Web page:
max_outgoing_bytes: What if a D-Bus peer is too slow to read?

Colin Walters walters at
Fri Oct 8 07:14:41 PDT 2010

On Fri, Oct 8, 2010 at 9:38 AM, Havoc Pennington <hp at> wrote:
> Hi,
> Stepping back for a minute, I bet for this kernel thing to work it
> needs to be radically simplified in some way. All the discussions so
> far seem to be going in a direction where there'd be hugely divergent
> code (and even semantics).

Well, one thing we have discovered is that the current semantics of
the bus daemon are pretty unfortunate, specifically the random
arbitrary limits (127MiB and 1GB respectively for the system and
session bus).

> It's just too complex to get right. We
> should also remember that there is not in fact (afaik) a performance
> problem to solve, on desktop hardware;

Actually, I have gotten complaints from people using dbus on even
server-class hardware.  The primary complaint was about latency when
the OS was virtualized (I'm guessing where kvm was configured with 1
virtual CPU).  I didn't debug it, but my guess is that that kind of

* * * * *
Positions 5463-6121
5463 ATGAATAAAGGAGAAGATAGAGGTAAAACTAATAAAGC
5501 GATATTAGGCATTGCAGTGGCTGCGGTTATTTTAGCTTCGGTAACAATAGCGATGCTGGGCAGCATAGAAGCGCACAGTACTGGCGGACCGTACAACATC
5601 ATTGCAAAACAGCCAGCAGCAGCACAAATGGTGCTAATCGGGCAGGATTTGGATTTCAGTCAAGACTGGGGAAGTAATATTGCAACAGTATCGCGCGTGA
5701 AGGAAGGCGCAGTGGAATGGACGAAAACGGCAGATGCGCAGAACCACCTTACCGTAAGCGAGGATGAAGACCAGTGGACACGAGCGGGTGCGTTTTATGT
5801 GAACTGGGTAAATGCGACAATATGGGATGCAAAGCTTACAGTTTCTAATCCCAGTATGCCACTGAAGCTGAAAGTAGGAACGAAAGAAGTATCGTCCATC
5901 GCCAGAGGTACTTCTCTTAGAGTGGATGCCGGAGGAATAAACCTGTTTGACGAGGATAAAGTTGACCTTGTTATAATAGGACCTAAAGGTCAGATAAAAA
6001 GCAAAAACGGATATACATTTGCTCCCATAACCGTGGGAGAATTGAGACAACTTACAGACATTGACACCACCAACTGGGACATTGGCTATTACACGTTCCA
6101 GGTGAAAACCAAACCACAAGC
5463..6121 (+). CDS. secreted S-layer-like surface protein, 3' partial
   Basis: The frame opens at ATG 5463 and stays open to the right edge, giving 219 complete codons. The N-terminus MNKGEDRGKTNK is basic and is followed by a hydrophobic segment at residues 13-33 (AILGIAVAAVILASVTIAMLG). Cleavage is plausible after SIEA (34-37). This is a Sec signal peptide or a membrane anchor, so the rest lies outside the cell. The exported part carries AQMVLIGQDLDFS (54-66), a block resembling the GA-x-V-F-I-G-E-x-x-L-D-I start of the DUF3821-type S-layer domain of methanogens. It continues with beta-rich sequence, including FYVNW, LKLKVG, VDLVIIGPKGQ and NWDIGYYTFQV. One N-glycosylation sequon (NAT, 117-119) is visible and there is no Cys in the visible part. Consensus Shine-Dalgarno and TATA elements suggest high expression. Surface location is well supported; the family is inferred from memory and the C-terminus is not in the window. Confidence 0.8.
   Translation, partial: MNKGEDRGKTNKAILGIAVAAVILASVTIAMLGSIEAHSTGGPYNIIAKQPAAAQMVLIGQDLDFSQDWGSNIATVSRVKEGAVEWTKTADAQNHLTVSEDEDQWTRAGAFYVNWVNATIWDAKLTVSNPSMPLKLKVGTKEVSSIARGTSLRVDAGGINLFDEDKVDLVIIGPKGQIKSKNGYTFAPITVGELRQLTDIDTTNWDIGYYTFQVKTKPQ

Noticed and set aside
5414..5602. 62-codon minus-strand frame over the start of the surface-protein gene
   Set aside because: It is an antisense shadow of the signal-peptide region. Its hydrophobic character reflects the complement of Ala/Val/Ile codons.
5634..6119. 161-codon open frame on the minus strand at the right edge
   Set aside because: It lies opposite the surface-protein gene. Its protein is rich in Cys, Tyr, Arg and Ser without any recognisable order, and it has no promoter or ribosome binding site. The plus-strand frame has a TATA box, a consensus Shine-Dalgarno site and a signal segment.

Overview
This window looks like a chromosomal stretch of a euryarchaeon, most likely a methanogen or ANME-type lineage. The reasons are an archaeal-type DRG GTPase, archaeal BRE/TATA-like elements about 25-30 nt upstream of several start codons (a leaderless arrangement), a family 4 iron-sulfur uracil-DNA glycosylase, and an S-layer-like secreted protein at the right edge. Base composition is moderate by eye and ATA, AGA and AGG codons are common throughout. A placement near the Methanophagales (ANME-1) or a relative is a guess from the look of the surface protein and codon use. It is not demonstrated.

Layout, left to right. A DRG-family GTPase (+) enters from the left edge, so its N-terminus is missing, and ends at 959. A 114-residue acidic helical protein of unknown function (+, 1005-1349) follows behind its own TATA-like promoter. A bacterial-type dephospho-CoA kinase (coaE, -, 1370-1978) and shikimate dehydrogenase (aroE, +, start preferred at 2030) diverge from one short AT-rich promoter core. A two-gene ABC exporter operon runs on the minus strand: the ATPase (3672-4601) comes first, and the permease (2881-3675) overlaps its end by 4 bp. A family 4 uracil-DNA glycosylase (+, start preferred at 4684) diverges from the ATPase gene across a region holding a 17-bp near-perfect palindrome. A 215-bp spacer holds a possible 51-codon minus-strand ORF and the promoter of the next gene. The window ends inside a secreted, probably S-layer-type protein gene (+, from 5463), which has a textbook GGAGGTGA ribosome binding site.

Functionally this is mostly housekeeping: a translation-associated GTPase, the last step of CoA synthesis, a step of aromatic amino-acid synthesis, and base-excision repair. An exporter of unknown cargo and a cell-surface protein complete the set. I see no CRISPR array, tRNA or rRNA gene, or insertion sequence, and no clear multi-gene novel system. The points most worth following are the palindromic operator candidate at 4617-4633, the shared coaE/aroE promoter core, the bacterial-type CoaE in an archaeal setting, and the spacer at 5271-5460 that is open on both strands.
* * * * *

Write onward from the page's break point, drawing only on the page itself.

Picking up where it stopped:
situation is going to magnify greatly the scheduling latency,
especially if there's contention for the physical cores.

It probably doesn't help that I think RHEL5 shipped with a version of
dbus-glib which watched all NameOwnerChanged signals, causing
dbus-daemon to write to a ton of different proceses.

> To be more constructive, maybe the way to go is to come up with one or
> two of the most common simple cases, and see if direct delivery is
> possible in those cases.

It seems to me that direct delivery of method calls (without
dbus-monitor) would be the obvious first step.

> Trying to reproduce/replicate dbus-daemon semantics... especially with
> no detailed spec or test suite...

This is part of the point of the discussion, we're debating whether
the dbus-daemon semantics are useful and/or right.  If it makes things
easier for the kernel implementation, and nothing relies on them, we
could look at changing them.

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